I have very few regrets in life, but one of them is that I am guilty of having laughed scornfully at a Christmas present from an ex. I remember the year clearly: my sister’s boyfriend gave her some spectacular diamond earrings while mine gave me some woefully ugly mittens and a copy of Diana Athill’s Stet. I was in my mid-twenties, it was the beginning of a new millennium, and apparently I thought I was somewhat above a quiet hardback by an 83-year-old. For years afterwards, I told everyone the boyfriend had given me mittens… and forgot all about the book.
Today, Diana Athill turns 100 and I can see just how ungracious I was. It took me a while to get around to reading it, but that copy of Stet has been one of my most treasured books for over 15 years now. The title means “let it stand”, a reference to an industry instruction to book printers to ignore an over-zealous correction in an edited manuscript. The book itself is Athill’s memoir of her 50 years in publishing: she started as the Second World War ended, a co-founder of André Deutsch’s iconic publishing house, and became one of London’s most revered editors. Working with the likes of V.S. Naipaul, Philip Roth, Jean Rhys and John Updike, she played a huge part in shaping our post-war literary landscape.
But there were many women who lived noble lives of literary prowess in the 50s, 60s and beyond. (Why else would The Sloane Ranger Handbook have contained somewhat cruel jibes about the women who work in publishing becoming “brides of art”?) And nor is it the simple fact that Athill has reached a century that makes her so special. The magic lies in the way that she has done it. Because if you’re going to live a long life, you’d better hope you have the insight, style and wit that Athill has. And she has it in spades, living a fearless, open-hearted life where others would have blanched.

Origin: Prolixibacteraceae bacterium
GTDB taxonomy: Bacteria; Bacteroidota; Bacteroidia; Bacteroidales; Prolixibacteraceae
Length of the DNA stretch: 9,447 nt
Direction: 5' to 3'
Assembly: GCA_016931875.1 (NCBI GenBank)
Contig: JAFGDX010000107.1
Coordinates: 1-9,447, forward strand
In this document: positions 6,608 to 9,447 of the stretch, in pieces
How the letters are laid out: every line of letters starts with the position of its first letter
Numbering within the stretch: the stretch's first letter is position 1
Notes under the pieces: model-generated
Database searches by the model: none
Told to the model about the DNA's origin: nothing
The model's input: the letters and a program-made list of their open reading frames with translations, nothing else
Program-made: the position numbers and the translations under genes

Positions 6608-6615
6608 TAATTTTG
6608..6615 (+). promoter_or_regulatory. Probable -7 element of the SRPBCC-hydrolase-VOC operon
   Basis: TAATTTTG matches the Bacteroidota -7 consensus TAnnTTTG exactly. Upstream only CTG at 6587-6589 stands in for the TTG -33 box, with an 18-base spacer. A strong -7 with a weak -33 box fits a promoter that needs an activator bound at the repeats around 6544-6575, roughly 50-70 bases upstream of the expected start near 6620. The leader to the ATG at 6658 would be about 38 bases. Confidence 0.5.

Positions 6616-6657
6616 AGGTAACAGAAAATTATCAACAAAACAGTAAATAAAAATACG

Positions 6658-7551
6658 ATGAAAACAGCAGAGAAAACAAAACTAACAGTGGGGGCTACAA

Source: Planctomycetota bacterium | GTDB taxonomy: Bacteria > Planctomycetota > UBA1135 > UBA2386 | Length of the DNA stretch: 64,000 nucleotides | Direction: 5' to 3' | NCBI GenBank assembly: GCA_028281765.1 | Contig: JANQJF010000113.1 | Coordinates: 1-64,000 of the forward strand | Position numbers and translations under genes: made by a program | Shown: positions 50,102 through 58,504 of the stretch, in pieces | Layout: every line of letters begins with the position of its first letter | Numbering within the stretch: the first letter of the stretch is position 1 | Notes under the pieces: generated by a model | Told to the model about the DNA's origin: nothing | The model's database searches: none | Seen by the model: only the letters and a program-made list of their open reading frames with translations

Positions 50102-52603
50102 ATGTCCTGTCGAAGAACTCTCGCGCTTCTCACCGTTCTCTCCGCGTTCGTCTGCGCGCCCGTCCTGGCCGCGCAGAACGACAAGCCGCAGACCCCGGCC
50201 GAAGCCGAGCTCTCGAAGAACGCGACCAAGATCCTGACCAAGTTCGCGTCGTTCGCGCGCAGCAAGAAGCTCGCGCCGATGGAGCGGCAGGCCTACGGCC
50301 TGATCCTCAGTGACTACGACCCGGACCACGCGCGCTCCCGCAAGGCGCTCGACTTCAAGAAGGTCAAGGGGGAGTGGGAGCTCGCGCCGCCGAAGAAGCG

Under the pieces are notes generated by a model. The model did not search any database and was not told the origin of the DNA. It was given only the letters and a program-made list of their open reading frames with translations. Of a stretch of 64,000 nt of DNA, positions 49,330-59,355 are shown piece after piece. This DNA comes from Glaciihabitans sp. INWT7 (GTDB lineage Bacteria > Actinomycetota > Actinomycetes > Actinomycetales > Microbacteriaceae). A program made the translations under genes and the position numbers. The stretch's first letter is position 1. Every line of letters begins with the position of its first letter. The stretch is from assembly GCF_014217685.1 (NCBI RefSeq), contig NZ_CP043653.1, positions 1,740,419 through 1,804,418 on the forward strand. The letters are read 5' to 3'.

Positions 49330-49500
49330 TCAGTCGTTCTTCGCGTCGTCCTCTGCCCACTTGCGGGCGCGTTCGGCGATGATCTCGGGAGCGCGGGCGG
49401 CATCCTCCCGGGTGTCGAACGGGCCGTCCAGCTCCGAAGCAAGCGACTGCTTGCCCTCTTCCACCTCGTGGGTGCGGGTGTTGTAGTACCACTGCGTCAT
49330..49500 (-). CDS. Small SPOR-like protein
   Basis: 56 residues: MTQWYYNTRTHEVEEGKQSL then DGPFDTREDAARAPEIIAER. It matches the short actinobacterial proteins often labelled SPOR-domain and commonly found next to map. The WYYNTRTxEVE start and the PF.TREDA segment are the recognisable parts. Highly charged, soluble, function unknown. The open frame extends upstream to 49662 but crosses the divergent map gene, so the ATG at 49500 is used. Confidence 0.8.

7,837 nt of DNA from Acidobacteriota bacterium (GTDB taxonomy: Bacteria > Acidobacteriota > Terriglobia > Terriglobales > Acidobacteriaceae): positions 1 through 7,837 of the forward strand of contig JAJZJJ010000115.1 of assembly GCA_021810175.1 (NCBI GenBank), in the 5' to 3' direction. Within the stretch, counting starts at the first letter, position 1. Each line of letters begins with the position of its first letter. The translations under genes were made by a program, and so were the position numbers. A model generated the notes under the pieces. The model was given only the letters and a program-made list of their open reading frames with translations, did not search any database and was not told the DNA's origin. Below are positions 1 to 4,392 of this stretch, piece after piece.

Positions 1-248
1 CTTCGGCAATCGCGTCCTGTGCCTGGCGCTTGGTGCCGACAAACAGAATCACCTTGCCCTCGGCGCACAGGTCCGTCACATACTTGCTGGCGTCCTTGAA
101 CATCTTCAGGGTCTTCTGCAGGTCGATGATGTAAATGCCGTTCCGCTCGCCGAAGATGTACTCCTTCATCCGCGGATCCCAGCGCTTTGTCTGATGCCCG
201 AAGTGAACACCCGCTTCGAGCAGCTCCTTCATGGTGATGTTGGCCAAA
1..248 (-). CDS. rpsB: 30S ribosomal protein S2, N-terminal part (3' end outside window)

“My soul shrank to the size of a pea,” she wrote on that first heartache. Who hasn’t felt the same after a brutal breakup?
Over the years she has written novels and short stories, but it is her memoirs for which she is best-known, and with good reason. Although Stet was something of a “comeback” (and is the perfect place to start if you are a new reader), she had already written Instead Of A Letter, about her first love affair, which ended with her lover disappearing for two years and only turning up to tell her he was marrying someone else, and After A Funeral, which recounted another lover committing suicide in her flat. She has since written about her later life, including Somewhere Towards The End, which concerns growing old and won the 2008 Costa Biography Award in the UK and the National Book Critics Circle Award in the US.
Yet despite her becoming well-known in recent years simply for managing to get this old, to read Athill is to feel time become elastic, to feel that what makes a certain type of wordy, curious, and perhaps earnest sort of woman tick has been and will be the same forever. “My soul shrank to the size of a pea,” she wrote on that first heartache. Who hasn’t felt the same after a brutal breakup? And of After A Funeral and the lover who died at her home, she says “I wrote to sort myself out.” There cannot be a story-telling, blog-writing, diary-keeping woman in the country who hasn’t felt that it was getting their words down in order which saved them in the aftermath of a crisis.
When asked about regrets, Athill will only admit to very few. Perhaps it is because she has been so consistently honest and straightforward in her writing that she has reconciled herself admirably thoroughly with her past, from her career to her lovers and even her candour about not having children and the miscarriage she suffered. What she does admit is that she wishes she had been more honest with her mother about her more than 40-year relationship with the Jamaican playwright Barry Reckord. In her publishing circles she never felt the need to hide it, but despite rebelling against what her family might have hoped for her, she didn’t feel able to be entirely honest about it either. To her credit, she is very clear-sighted about the privilege she was born into, and did a lot more to open doors to writers across the spectrum than many today have been inclined to.
As for advice, she says simply “enjoy yourself as much as you can without doing any damage to other people”. And if we are to truly take her up on that then it will surely involve reading some of her work. Happy birthday Diana Athill, and thank you for all the words.